THE SUN has been quite busy the past few weeks.
On Tuesday, our star fired two giant outbursts from its far side during a month of intense solar activity.
A stunning Surface Mass Launch (CME) was captured by Nasa’s STEREO-A spacecraft in the early hours of February 15.
CMEs are giant eruptions that send plasma through space – and the Sun has experienced several eruptions throughout the month.
If they hit Earth, the plumes could trigger geomagnetic storms that knock down satellites and disrupt power grids.
Fortunately, this week’s CME was fired from the side of the Sun, which rotates away from our planet and therefore poses no threat, astronomer Dr Tony Phillips said.
Writing on his website spaceweather.commonitoring solar activity, he said: “This CME won’t hit Earth; it’s moving away, not toward our planet.
“However, if such a CME were to strike, it could create a very powerful geomagnetic storm. We could have dodged a bullet.”
Based on its size, it’s possible the eruption was a Class X flare: The strongest possible type.
“This is only the second most distant active region of this size since September 2017,” astronomer Junwei Zhao of Stanford University’s allergy theory research group told SpaceWeather.
“If this region remains massive as it orbits the Earth-facing side of the Sun, it could give us some interesting flares.”
It’s been a busy month of solar activity. According to Dr. Phillips, the Sun erupted every day in February. Some days have seen many rays of the sun.
Three of them have been classified as the second most powerful flares, class M flares. January saw five class M flares.
One such explosion resulted in a solar storm on January 29 that knocked out 40 SpaceX satellites Temporarily stop working.
The remainder of February’s flares fell into the lighter Class C category.
While it may sound scary, it’s all part of the normal workings of our Sun – so you don’t need to panic.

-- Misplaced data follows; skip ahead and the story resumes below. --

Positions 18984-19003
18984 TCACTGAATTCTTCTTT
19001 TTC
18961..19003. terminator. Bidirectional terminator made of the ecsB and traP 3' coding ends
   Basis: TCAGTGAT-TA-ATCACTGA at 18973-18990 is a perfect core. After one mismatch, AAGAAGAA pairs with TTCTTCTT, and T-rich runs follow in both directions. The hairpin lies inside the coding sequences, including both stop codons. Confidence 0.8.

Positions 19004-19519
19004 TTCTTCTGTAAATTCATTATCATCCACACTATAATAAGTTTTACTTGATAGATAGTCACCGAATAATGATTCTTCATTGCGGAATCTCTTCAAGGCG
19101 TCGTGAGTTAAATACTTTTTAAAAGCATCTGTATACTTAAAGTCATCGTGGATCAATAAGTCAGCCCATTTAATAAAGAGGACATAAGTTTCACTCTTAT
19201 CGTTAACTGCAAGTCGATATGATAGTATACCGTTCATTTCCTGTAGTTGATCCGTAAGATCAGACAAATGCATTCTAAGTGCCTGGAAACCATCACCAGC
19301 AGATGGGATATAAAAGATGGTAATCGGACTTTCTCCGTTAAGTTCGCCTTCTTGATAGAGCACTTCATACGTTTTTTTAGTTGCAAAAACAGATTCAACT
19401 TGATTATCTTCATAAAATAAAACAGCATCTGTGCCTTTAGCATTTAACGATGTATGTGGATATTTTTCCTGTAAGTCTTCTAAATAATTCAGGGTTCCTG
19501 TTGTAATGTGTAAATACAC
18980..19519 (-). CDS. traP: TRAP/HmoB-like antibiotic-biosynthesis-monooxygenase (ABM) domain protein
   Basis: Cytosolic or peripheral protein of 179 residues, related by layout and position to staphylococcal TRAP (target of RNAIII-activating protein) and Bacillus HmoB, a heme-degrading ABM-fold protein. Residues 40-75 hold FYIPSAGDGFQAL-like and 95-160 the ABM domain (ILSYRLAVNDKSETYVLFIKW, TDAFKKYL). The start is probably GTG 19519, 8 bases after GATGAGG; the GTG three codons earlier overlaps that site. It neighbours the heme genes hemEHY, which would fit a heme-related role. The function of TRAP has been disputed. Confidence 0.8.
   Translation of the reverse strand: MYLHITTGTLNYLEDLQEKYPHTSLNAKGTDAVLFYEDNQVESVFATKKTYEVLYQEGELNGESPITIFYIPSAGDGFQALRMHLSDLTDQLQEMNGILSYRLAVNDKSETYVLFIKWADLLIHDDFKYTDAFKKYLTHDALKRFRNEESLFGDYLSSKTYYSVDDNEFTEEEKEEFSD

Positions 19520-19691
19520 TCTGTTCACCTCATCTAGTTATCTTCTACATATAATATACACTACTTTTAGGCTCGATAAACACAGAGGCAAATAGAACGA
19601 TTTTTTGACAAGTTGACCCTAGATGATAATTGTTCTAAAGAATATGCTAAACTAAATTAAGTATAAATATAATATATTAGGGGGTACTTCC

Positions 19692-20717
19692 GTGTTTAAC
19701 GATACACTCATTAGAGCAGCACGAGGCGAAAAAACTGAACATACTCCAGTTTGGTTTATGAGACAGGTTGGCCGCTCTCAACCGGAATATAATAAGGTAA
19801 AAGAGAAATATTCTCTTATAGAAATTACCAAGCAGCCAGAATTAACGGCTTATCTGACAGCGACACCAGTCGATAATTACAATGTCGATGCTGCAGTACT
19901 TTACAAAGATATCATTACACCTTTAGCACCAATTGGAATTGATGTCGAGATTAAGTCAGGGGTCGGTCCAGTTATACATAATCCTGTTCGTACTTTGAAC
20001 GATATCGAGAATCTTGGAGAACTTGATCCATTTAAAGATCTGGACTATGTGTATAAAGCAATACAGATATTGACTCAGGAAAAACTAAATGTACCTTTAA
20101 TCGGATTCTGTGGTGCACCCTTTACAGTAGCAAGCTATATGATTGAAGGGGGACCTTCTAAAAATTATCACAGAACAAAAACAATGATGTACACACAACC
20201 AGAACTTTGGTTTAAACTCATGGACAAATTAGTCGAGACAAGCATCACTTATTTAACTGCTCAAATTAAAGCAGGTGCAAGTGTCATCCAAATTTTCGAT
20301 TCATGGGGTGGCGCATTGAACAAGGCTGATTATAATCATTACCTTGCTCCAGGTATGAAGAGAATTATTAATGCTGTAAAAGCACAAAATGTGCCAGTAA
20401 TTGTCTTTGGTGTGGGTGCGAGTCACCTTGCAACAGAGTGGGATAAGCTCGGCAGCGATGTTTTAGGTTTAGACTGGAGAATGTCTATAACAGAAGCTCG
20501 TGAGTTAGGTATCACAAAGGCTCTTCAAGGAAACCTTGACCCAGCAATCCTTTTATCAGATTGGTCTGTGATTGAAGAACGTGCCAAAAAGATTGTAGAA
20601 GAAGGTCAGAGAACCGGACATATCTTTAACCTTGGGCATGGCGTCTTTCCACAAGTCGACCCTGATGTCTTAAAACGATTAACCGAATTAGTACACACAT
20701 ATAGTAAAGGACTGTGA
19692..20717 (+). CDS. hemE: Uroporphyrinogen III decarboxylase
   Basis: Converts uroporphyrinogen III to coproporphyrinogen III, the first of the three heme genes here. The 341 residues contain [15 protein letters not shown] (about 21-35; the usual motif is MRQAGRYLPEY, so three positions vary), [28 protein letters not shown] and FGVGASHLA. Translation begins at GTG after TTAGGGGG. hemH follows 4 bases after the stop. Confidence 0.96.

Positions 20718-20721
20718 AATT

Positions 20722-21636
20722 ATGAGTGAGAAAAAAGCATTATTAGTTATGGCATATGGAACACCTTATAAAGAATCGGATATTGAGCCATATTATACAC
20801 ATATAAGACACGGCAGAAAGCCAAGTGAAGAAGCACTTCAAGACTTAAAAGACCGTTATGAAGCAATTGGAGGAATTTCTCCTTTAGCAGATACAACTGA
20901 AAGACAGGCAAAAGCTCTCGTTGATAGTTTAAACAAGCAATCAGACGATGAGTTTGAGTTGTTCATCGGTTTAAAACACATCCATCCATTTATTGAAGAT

Astronomers closely monitor the Sun’s activity to ensure that there is plenty of warning before any potential geomagnetic storms hit.
What is a geomagnetic storm?
Geomagnetic storms, caused by the CME, are ejections of hot matter called plasma from the Sun’s outer layer.
They could lead to the appearance of colorful auroras by energizing particles in our planet’s atmosphere.
Each solar storm is graded by severity on a scale of one to five, with G1 described as “minor” and G5 as “extreme”.
At the upper end of the scale, storms wreak havoc on our planet’s magnetic field, which can disrupt electricity and communications networks.
“Hazardous radiation from a fire cannot pass through Earth’s atmosphere to affect humans on the ground,” Nasa said.
“However – when sufficiently intense – they can disturb the atmosphere in the layer where GPS and communications signals travel.”
When do major geomagnetic storms make landfall?
In the past, larger solar flares have wreaked havoc on our planet.
In 1989, a powerful solar eruption sent so many charged particles to Earth that the Canadian province of Quebec lost power for nine hours.
In addition to causing problems with our technology, they can harm astronauts working on the International Space Station, through exposure to radiation or by interfering with control communications. mission control.
The Earth’s magnetic field helps protect us from the harsher consequences of the Sun’s sparks.
The weaker rays of the sun’s rays – which are much more common – are responsible for auroras such as the Northern Lights.
Those natural light displays are examples of Earth’s magnetosphere being bombarded by the solar wind, creating bright green and blue displays.
The Sun is currently entering a new 11-year solar cycle, which typically sees more intense and extreme eruptions and flares.
These events are expected to peak around 2025, and it is expected that the Solar Orbiter will observe all of them as it heads towards its goal of flying within 26 million miles of the sun.
In other news, a British woman was tell of her horror after scammers used photos of a “silver fox” politician to defraud her of £80,000.
Norfolk . County Council suing Apple about what it says is misinformation about iPhone sales.
The creators of a scary new horror game say the title is so disturbing that they have to censor it on PlayStation.
And, Apple announced update to AirTags after it was announced that coin-sized tracking devices are being used to track people.
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https://www.thesun.ie/tech/8384755/sun-erupting-non-stop-flares-scientists/ Scientists say the sun ‘has been erupting non-stop this month’ – and ‘HUGE flares are coming’